Well it’s my job, yeah. But that’s my job, it’s not the audience’s job. There’s no need to exonerate or forgive – these are horrible things that just break my heart, and people are still alive today that are still very much affected by the echoes of something 20 years ago. The thing about our show is I’m not just playing a killer: we see him at his best, and he was loved, and he had lovely moments with people. The minutes that Andrew spent doing terrible, terrible things are in the minority of his entire life. And he didn’t follow the typical prerequisites of the ‘American serial killer’. You know , if you think of people like Jeffrey Dahmer, Charles Manson, these people had clear-cut behavioural patterns that pointed towards what they would eventually be known for, whereas the year before Andrew went on this killing spree he was living in a beautiful house on the beach, and the people that found out about this were mortified – this was their friend. So the things I latch on to are the common denominators we can all relate to: wanting to be liked, wanting to take care of your friends, knowing what it’s like to want to rise above your station, unrequited love. So yeah I do, and I did, empathise with him, because you have to.

Did you speak to any people that knew him?

You know, they came to me. He had this very ubiquitous presence. Everybody has an Andrew story. And I will say the majority of them are quite lovely. The majority are like ‘I went to high school with Andrew and he was so good to me, and you just go ‘Oh my god, I don’t want to hear that’. I mean, I do, but it’s just so sad. But [as for] research, unlike the OJ trial where there’s an overwhelming amount of media records and things that are just public knowledge, there’s no video, there’s, like, nothing on Andrew, which in a way is nice as an actor because you’re not playing the impersonation game. I had that variable eliminated, which was nice – you just have to look at what has happened and try and fill in the emotional gaps.

Obviously Andrew has this chameleon identity, but when you were tackling the role did you see him as someone who was conflicted about his sexuality?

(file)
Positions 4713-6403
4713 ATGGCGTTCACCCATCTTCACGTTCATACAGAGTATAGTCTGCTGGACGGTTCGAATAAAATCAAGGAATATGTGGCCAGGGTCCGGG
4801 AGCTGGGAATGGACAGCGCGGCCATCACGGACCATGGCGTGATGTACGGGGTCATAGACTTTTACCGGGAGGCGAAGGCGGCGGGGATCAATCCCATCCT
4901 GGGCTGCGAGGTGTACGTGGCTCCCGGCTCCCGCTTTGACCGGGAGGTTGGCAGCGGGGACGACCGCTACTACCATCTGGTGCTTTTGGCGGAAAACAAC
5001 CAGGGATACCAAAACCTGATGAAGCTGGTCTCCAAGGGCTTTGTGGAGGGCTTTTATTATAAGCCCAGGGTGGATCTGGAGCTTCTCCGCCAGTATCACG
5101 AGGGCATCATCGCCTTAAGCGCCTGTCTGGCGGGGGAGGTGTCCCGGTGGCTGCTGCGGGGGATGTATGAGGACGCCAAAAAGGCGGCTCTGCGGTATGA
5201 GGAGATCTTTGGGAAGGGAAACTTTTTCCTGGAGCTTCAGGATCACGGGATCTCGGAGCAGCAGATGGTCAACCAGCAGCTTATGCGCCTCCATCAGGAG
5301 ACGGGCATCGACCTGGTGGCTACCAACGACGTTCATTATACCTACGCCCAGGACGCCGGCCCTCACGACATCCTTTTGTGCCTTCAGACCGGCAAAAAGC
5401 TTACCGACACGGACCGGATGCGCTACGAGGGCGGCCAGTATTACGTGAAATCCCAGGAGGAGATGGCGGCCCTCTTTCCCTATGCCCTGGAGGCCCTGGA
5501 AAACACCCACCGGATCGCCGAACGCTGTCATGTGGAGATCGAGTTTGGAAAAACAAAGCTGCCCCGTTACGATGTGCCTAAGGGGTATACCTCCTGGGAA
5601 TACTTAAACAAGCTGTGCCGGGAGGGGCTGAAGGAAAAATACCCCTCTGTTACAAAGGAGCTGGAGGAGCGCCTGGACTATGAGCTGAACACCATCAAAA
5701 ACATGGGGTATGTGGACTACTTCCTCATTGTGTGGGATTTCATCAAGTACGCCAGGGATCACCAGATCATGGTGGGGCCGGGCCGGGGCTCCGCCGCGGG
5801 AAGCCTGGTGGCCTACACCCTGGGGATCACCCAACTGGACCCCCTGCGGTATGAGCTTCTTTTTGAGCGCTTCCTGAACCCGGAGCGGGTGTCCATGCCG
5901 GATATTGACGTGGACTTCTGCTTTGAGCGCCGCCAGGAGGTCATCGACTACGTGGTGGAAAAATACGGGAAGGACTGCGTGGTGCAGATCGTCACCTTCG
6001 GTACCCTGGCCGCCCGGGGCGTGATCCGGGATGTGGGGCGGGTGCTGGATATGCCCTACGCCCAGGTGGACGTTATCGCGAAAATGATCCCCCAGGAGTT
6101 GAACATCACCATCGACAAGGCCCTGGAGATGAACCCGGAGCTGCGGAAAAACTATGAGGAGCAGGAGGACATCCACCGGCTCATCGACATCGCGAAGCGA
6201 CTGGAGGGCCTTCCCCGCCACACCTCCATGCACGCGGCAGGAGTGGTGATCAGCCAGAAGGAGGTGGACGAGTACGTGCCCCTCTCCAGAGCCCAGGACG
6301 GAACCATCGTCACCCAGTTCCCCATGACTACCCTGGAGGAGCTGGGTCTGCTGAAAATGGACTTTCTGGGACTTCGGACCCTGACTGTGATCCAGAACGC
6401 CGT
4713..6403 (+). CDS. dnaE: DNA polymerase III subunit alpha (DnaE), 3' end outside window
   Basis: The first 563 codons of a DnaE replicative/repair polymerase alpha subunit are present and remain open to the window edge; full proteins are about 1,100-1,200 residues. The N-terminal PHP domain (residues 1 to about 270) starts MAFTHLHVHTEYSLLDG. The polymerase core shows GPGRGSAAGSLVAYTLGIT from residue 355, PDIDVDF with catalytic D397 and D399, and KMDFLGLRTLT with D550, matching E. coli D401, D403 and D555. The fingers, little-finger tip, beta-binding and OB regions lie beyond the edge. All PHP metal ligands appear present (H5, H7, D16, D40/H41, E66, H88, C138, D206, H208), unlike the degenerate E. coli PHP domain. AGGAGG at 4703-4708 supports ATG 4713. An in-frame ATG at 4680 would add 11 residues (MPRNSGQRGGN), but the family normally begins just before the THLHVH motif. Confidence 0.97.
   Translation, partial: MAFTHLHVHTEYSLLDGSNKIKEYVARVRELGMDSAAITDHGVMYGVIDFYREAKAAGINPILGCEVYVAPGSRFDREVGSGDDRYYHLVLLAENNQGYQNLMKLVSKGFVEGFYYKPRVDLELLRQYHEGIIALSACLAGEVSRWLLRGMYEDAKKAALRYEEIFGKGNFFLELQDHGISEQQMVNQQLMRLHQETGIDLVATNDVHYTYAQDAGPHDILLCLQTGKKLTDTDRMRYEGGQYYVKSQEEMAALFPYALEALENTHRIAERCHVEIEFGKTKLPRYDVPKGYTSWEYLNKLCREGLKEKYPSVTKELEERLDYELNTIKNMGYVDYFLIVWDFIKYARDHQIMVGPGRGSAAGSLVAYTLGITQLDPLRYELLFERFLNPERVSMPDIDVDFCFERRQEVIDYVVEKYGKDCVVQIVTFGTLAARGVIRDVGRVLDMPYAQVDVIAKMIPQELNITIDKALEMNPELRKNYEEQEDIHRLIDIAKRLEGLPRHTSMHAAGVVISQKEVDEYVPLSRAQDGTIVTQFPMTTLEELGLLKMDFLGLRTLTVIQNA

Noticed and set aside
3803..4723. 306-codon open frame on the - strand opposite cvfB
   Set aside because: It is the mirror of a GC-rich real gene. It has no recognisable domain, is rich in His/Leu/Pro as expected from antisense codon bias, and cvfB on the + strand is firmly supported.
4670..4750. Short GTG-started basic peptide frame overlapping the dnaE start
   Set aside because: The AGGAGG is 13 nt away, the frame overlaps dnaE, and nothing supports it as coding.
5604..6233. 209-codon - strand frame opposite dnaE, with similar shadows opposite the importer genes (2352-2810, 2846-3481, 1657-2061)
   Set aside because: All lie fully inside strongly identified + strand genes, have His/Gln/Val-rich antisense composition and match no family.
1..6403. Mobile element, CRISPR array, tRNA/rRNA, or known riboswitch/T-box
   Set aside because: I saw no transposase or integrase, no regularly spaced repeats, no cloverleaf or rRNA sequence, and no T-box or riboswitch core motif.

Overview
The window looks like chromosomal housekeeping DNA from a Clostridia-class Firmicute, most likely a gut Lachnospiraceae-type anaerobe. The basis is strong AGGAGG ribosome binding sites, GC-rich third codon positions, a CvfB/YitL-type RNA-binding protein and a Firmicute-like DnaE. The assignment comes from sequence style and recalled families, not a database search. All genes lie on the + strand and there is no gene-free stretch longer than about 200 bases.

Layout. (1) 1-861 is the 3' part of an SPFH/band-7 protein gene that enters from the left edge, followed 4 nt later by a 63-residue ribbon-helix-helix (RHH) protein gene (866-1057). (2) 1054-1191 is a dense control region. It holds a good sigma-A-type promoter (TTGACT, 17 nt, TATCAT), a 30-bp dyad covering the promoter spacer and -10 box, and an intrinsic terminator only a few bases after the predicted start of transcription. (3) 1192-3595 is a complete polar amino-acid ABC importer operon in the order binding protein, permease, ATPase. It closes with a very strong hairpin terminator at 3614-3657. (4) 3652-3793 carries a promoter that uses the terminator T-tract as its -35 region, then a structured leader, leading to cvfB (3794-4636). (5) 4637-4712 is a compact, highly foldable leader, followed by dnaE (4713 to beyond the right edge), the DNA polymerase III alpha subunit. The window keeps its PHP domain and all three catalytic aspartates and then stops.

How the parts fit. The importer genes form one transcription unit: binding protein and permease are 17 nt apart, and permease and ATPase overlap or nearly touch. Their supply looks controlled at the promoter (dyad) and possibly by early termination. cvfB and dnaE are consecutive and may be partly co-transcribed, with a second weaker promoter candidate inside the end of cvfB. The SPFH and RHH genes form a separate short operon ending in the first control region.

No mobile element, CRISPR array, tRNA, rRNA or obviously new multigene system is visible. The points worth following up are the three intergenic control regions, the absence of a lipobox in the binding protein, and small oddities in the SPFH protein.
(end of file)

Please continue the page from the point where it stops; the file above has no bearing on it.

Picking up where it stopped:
I mean I think he was constantly at war with himself. I think he utilised his homosexuality where it was convenient and where it gave him any kind of status, whether that was in the gay community or in the world at large. If it made him fun and different and interesting in certain circles he would abuse that power, but where it was frowned upon or subversive he would shy away from it where convenient. And whatever sexuality you identify with, to have that kind of dichotomy of you own identity is a pretty [destructive] thing, to never really be sure or when you can be yourself or not, or even what your self is. But what’s so interesting about the time and place in which the show happened, I feel like he world he was in almost inadvertently encouraged his behaviour. I think especially at that time, you know, right in the middle but after the AIDS scare in the United States, you have a lot of men who are, even if they’re out, struggling with where they stand on their gay identity. And when you have someone like Andrew caught in the middle of this i in a world where a lot of closeted men are living behind closed doors. And so Andrew compartmentalising different parts of himself to different people… if you saw how different he was acting, maybe you would sort of understand this if you were doing this in your own life. There was this understanding that compartmentalising your identity was the way you could survive at this sort of time.

Do I think he was conflicted? Yeah. But unfortunately, that conflict was kind of supported unconsciously at the time. It’s a crime of the times. I mean, this the largest failed manhunt in FBI history, ever. And it has a lot to do with this disconnect between government bodies and this fear and misunderstanding of gay communities. [Andrew] was out in the open, in broad daylight, and they couldn’t find him. That has to do less with the genius of Andrew – although hat’s a big part of it – but also the disconnect of government bodies like the FBI.

Having played gay roles in two major shows from Ryan Murphy. As a heterosexual actor, what have you learnt about the gay experience?